Advice to Incoming First-Year College Students
The summer before first leaving for college is typically filled with anxiety and anticipation. I just finished my college freshman year, and I can remember those emotions last August as I packed and prepared for my college experience. For those of you heading to college for the first time this fall, I can certainly understand, given the changes of the past couple months and the uncertainty of the future, that you may feel even more anxious than I did. While I can't speak exactly to what your college experience may look like this year, I put together some advice for you to take on this next adventure as we continue to navigate this new pandemic reality.
College has previously been an extremely social environment for many, and it is understandable that you may feel frustrated by limitations put in place this fall due to the pandemic. My best advice if you are feeling like you can't be as social as you would normally be, or you can't get involved in activities right away, is to focus on schoolwork. It may be tempting to spend the time you would normally spend with friends watching Netflix or being on your phone, but consider taking advantage of the extra time. If social opportunities are limited now, starting your college career off by doing excellent work in your classes will set you up for success so that when more social opportunities are available you will be in a position to spend more time with friends. Instead of wasting your free time away, do the work now and you will thank yourself later.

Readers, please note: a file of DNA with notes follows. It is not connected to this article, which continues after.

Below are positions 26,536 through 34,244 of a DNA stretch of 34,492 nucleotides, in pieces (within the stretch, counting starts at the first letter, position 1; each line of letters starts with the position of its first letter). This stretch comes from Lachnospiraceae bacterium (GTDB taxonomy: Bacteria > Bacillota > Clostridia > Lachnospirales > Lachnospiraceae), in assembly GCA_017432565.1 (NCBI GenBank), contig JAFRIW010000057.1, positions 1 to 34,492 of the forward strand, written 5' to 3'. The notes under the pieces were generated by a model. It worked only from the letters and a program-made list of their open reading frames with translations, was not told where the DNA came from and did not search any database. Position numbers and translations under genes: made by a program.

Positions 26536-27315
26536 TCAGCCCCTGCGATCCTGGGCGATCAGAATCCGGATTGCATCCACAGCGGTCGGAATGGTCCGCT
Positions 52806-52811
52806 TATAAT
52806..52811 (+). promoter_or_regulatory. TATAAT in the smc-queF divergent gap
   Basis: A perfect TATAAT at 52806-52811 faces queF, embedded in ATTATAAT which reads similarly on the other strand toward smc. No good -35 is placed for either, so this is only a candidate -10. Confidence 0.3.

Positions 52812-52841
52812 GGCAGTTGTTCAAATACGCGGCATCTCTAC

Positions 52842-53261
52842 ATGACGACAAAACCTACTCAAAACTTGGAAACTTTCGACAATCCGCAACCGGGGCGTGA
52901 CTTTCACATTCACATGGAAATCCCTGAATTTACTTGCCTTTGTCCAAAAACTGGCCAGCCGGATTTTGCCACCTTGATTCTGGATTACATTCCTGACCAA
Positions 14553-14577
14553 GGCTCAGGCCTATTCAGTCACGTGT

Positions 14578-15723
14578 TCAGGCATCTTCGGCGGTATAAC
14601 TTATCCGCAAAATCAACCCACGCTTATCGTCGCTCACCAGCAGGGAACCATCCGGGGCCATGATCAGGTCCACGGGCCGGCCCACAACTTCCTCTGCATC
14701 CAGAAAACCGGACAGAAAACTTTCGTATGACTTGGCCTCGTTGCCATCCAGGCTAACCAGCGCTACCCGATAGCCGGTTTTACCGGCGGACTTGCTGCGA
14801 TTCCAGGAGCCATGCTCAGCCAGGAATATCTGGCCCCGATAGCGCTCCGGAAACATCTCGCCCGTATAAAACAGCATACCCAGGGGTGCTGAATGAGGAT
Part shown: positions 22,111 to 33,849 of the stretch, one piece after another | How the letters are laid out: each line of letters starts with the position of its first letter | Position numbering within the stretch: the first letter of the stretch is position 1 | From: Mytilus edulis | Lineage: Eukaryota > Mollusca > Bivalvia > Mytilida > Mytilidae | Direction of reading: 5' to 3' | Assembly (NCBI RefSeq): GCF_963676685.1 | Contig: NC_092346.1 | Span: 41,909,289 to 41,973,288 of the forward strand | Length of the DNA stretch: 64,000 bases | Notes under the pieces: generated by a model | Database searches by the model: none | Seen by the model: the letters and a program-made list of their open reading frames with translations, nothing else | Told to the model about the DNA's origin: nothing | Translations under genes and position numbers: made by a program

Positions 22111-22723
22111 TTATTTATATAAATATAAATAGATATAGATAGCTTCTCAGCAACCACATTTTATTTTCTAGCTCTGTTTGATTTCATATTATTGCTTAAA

Worried about making friends? Don't worry, everyone is! This fall making friends may be an even slower and harder process due to social limitations. Most colleges have class Facebook groups, which are a great way to get to know people before the fall even starts. If you are not on campus this fall, don't be afraid to reach out to other students over social media, even if that's not something you would normally do. Different times call for different measures.
Force yourself to talk to anyone and everyone. Put aside assumptions, and do your best to not judge people right off the bat--I have heard so many stories from friends who ended up besties with someone who they thought they would never become friends with after meeting them for the first time. Be open to meeting people different from you and different from the friends you may have had in high school.
Join a club if you can! It is a great way to immerse yourself in a group of peers with a common interest. It doesn't have to be something you have done before--trying something new will help you grow! Some clubs may be hosting Zoom meetings if meeting in person is not possible. Join them even if you are hesitant. Put yourself out there in whatever ways you can.
Most importantly, it is totally normal if you don't make best friends right away. Don't stress! Especially this fall, it may be harder to foster and build new close relationships. While some people may make fast friends, most of the time it takes a while to find your people. Be patient with yourself and know that you are not alone.